Local Critic: Scott Lippitt – Maker of Meaning


Scott Lippit
maker of meaning

Street: 10.07
Scott Lippitt = Cavetown + Death Cab for Cutie

Local artist Scott Lippitt’s recent release, maker of meaning, is his third LP and delivers to the Salt Lake City music scene. This project features 12 tracks that fit together seamlessly, creating space for dark, thoughtful and engaging indie-pop to breathe and ruminate on. On Lippitt’s website, he claims his musical inspirations are “Adrian Lenker, Death Taxi for Cutie and Radioheadwhich can all be heard and felt throughout the album. Lippitt’s soothing narrative lyricism and moody acoustic guitar accompaniment sounds like something you’d hear in an indie coming-of-age film – imagine Tom Hansen listening maker of meaning instead of The SmithsThe queen is dead when he first meets Summer in the elevator scene of 500 days of summer.

Lippitt ushers us into the LP with the previously released single “Insight In Time” as the opener. Beginning to feel mesmerized by its soothing guitar loops and steady rhythm, Lippitt continues this feeling by humming while singing the repeated chorus, “Insight/In Time/Insight/In Time”. The upbeat pop sound accompanied by an underlying introspective message is strongly reminiscent of Death Cab for Cutie’s Kintsugi.

This sound carries over to the next track and the title of the album, “Meaning Maker”. Here, Lippitt sings about the loss of meaning within himself and feels detached and apathetic. He continues this motif and sings his frustration to an unidentified being, or, more likely, to himself, saying that “Your solution to everything / Is to close your eyes and make believe / As if it’s all just ‘a dream.” The track appears to depict Lippitt’s thoughts as he struggles with feelings of emotionlessness towards what might have previously brought him joy, documenting attempts to find new meaning in his life.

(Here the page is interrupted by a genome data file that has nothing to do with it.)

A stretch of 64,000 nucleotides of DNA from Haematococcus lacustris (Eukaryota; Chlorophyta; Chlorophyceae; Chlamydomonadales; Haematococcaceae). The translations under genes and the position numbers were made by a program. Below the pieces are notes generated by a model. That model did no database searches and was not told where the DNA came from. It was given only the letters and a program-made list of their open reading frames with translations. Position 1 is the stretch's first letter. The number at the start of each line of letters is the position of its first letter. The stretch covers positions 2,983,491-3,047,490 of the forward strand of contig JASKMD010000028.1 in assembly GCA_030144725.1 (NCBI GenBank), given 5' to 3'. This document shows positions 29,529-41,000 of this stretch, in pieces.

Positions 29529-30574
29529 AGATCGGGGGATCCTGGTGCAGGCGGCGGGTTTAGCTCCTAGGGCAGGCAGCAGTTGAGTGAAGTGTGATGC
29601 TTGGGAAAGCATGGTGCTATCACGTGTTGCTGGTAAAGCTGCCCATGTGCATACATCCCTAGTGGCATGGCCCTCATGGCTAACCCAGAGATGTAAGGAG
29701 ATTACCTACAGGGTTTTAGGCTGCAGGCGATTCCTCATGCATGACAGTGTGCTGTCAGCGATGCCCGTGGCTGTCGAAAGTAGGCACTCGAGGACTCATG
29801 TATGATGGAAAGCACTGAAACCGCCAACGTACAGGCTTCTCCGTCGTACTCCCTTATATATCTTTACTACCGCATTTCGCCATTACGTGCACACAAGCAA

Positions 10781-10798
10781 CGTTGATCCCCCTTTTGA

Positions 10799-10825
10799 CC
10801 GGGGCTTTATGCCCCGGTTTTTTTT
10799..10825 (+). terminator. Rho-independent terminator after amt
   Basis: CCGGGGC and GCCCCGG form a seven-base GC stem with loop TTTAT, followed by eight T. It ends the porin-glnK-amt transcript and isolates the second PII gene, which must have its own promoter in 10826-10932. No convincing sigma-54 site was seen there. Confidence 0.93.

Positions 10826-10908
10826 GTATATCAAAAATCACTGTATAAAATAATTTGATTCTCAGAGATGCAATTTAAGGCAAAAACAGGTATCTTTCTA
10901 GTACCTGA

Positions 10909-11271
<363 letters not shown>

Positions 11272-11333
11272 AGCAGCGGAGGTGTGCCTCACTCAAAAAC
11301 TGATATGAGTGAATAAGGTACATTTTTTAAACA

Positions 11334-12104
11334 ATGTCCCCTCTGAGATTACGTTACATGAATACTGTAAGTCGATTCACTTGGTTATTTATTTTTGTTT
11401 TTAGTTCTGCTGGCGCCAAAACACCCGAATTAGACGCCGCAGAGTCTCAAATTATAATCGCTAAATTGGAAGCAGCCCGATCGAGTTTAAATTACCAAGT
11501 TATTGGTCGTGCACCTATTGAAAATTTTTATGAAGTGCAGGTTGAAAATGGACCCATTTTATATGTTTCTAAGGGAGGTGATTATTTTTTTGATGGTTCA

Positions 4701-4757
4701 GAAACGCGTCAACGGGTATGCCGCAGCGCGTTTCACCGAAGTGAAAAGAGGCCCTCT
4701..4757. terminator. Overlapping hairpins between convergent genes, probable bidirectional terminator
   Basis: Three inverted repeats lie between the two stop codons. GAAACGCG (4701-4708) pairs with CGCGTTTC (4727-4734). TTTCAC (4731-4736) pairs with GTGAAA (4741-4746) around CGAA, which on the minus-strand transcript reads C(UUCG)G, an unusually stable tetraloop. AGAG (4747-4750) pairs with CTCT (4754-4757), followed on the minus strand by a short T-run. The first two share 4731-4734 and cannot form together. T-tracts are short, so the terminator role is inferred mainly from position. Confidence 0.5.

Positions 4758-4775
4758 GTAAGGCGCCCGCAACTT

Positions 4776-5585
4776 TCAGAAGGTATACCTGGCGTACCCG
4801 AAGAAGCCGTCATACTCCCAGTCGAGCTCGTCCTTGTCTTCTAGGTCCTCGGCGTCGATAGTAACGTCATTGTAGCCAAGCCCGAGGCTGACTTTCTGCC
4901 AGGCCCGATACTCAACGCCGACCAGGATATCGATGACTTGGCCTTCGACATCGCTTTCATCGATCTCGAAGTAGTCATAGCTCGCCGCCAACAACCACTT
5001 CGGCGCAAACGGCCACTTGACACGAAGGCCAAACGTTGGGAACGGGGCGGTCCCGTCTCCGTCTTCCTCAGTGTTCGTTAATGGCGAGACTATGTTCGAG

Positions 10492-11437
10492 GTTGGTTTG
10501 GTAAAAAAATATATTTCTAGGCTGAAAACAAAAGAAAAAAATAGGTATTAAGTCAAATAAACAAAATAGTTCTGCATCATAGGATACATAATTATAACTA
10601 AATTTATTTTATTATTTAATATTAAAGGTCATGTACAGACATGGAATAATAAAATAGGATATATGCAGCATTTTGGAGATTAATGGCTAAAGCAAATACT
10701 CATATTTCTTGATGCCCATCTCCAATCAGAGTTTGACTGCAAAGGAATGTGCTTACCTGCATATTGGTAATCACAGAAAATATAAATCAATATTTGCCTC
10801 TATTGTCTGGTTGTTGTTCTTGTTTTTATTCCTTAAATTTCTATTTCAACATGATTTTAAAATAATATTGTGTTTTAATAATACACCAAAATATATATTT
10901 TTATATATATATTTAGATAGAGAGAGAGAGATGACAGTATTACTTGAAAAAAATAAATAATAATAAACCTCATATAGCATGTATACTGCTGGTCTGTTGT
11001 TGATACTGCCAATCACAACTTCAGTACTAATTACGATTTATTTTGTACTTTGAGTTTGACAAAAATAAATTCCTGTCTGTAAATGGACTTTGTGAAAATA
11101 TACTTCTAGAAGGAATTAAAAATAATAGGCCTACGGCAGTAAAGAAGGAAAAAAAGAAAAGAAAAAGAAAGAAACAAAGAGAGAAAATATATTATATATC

This theme continues throughout the album, with the first half delivering this message in a more pessimistic tone. I read the sixth track “After Different Things” as a relationship falling apart after realizing that the two parties are “after different things”, but when paired with the seventh track, “Parts”, Lippitt examines that there are two sides of his mind with different intentions, or two sides that are also ‘after different things’. “Parts”, however, is much more optimistic, Lippitt proclaiming that, although parts of himself are arguing, “we can do it if we work together”.

By the end of the album, Lippitt seems to be beginning to understand himself a bit better, or at least in a more empathetic light. Always searching for meaning, as we all do continually throughout our lives, Lippitt closes with the tracks “Blur” and “Ooh Wah He”, and he closes the album with messages of forgiveness to allow others to come into your life, offering solidarity and breathing space with a greater understanding that mistakes will be made by both yourself and those around you. Impressive and brilliant guitar riffs sweep us into a chorus of extremely catchy “ooh wah he” background vocals that will have you singing and dancing, rolling off the album on a wave of optimism.

by Scott Lippitt maker of meaning is a great example of an indie-pop album that provides fiery, relatable storytelling with an emotional beat that comes and goes with each subsequent track. This will bring you to a favorable self-examination round and leave you with more hope than you started with. –Jamie Christensen

Read more music reviews and recaps from Jamie Christensen:
Local review: She and the echo – The Unknown EP
Head and Heart with Dawes @ Red Butte Garden 08.08


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